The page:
Curlin, Einstein Owners' License Issues

Curlin, Einstein Owners' License Issues
Photo: Jeffrey Snyder
Woodford Reserve winner Einstein finished 2nd in the Stephen Foster.
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While Einstein, a multiple grade I winner on turf, acquitted himself well on the dirt by running second in the June 14 Stephen Foster Handicap (gr. I) at Churchill Downs, it was a situation he was never meant to be in.

Trainer Helen Pitts had been pointing the 6-year-old son of Spend a Buck toward the June 7 Woodford Reserve Manhattan Handicap (gr. IT) at Belmont, but the nearly-black horse is currently not allowed to race in New York because of a licensing issue with his owners. And since he and the winner of the Foster, Curlin, have some of the same owners, it raises the question whether the reigning Horse of the Year would be allowed to run in the Empire State.

“We have no current information on the ownership make-up of Curlin,” said Dan Toomey, the public information officer for the New York State Racing and Wagering Board. “Once a horse is entered into the racing secretary’s office, the board will do a check to make sure all the owners who need to be licensed are in fact licensed in New York.”

Shirley Cunningham and William Gallion, the partners in Midnight Cry Stables, own all of Einstein and 20% of Curlin. Earlier this month, Cunningham withdrew his application for an owner’s license in New York. Although Einstein has been leased to Cunningham’s wife, Patricia, and Gallion’s fiancée, Melissa Green, a regulation in New York kept him from racing there.

“In New York, they require both the lessor and the lessee to be licensed or be eligible to be licensed,” said John Veitch, chief steward for the Kentucky Horse Racing Authority. “We currently do not require the lessor to be licensed. That may change; it may not.”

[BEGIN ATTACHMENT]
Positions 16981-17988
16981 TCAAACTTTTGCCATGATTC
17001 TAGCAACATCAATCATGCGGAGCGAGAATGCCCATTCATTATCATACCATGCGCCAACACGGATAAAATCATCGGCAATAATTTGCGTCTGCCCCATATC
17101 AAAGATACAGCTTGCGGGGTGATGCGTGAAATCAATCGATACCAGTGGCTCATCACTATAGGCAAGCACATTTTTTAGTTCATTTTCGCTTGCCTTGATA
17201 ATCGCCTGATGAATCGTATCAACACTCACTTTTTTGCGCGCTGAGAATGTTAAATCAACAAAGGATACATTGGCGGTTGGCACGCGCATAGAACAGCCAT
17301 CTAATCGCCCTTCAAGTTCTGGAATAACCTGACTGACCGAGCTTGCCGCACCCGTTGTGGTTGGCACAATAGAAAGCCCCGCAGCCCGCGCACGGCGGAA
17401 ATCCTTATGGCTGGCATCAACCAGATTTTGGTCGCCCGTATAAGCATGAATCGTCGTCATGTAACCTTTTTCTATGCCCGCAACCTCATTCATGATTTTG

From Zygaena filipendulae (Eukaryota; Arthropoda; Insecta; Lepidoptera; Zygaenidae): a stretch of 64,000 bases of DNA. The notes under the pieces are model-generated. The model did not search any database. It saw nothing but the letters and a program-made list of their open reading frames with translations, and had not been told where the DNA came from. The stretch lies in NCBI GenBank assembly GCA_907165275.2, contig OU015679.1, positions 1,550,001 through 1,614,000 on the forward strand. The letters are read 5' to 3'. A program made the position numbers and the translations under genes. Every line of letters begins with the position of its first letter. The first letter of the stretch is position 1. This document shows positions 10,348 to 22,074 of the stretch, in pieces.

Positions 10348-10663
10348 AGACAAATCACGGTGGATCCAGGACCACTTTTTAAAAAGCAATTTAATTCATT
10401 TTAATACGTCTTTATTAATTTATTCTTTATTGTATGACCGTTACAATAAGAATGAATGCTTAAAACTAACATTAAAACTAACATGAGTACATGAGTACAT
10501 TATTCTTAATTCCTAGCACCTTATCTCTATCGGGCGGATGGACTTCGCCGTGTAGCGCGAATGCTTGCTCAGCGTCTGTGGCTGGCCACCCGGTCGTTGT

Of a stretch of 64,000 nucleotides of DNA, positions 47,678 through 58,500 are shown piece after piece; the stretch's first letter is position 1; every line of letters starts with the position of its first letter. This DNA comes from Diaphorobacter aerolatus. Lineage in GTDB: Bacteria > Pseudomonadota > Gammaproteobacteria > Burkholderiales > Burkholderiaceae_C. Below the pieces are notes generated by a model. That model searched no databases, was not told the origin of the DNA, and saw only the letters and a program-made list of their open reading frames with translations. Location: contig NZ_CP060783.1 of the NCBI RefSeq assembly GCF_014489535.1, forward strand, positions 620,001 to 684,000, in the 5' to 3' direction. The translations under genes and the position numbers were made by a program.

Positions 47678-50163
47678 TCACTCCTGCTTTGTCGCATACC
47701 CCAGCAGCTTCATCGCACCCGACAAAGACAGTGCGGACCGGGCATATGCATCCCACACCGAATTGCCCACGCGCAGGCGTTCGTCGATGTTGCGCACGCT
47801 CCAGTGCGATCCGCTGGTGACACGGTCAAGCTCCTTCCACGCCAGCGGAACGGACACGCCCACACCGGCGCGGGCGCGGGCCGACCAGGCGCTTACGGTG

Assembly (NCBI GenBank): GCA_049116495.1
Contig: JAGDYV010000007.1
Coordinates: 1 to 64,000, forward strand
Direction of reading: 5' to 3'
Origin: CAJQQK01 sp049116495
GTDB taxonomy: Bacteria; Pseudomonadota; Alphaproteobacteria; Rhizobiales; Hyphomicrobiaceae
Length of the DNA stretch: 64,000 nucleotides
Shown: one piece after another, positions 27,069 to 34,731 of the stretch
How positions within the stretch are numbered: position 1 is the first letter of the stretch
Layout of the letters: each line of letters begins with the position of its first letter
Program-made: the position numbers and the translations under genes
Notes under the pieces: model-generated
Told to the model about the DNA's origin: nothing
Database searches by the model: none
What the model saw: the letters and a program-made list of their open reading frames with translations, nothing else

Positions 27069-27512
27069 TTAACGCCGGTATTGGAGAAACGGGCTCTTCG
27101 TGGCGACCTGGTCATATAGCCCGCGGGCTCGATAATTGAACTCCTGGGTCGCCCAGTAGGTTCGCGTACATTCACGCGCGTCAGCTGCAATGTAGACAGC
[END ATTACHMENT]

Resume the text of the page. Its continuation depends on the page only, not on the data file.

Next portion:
Attorneys Cunningham and Gallion are in jail in Kentucky while on trial for charges of misappropriating funds from a $200 million settlement from a class-action lawsuit. Because they are incarcerated, they could be denied an owner’s license. Cunningham also withdrew his application in Kentucky, but Curlin is currently leased to his wife.

“You can be charged with a crime and still be eligible to be licensed (in Kentucky),” explained Veitch. “In 2007, they had been charged with a crime, but they were not incarcerated. But there was a possibility if they applied for a license in 2008, they could have been denied because of their current incarceration. They decided not to apply rather than risk being denied.”

Kentucky is in the process of reviewing its regulations regarding who is required to have an owner’s license. One possibility under consideration is requiring both the lessor and the lessee of a horse to have a license.

“We are looking into that,” said Veitch. “We feel that there is a reason for the lessor to also be eligible to hold a license.”

Curlin’s principal owner, Jess Jackson of Stonestreet Stables, has mentioned the colt may be pointed toward the Prix de l’Arc de Triomphe (Fr-I) if he runs well in a turf race in the United States. His trainer, Steve Asmussen, said Curlin would work on the turf, and they would find a grass race for him the weekend of July 12-13.

Einstein, meanwhile, is being pointed toward the Aug. 9 Arlington Million (gr. IT). In Illinois, the owners listed in the program are the ones required to have licenses.

Additionally, in California, where the Breeders’ Cup World Championships will take place in October, only the lessee of a horse has to be licensed.

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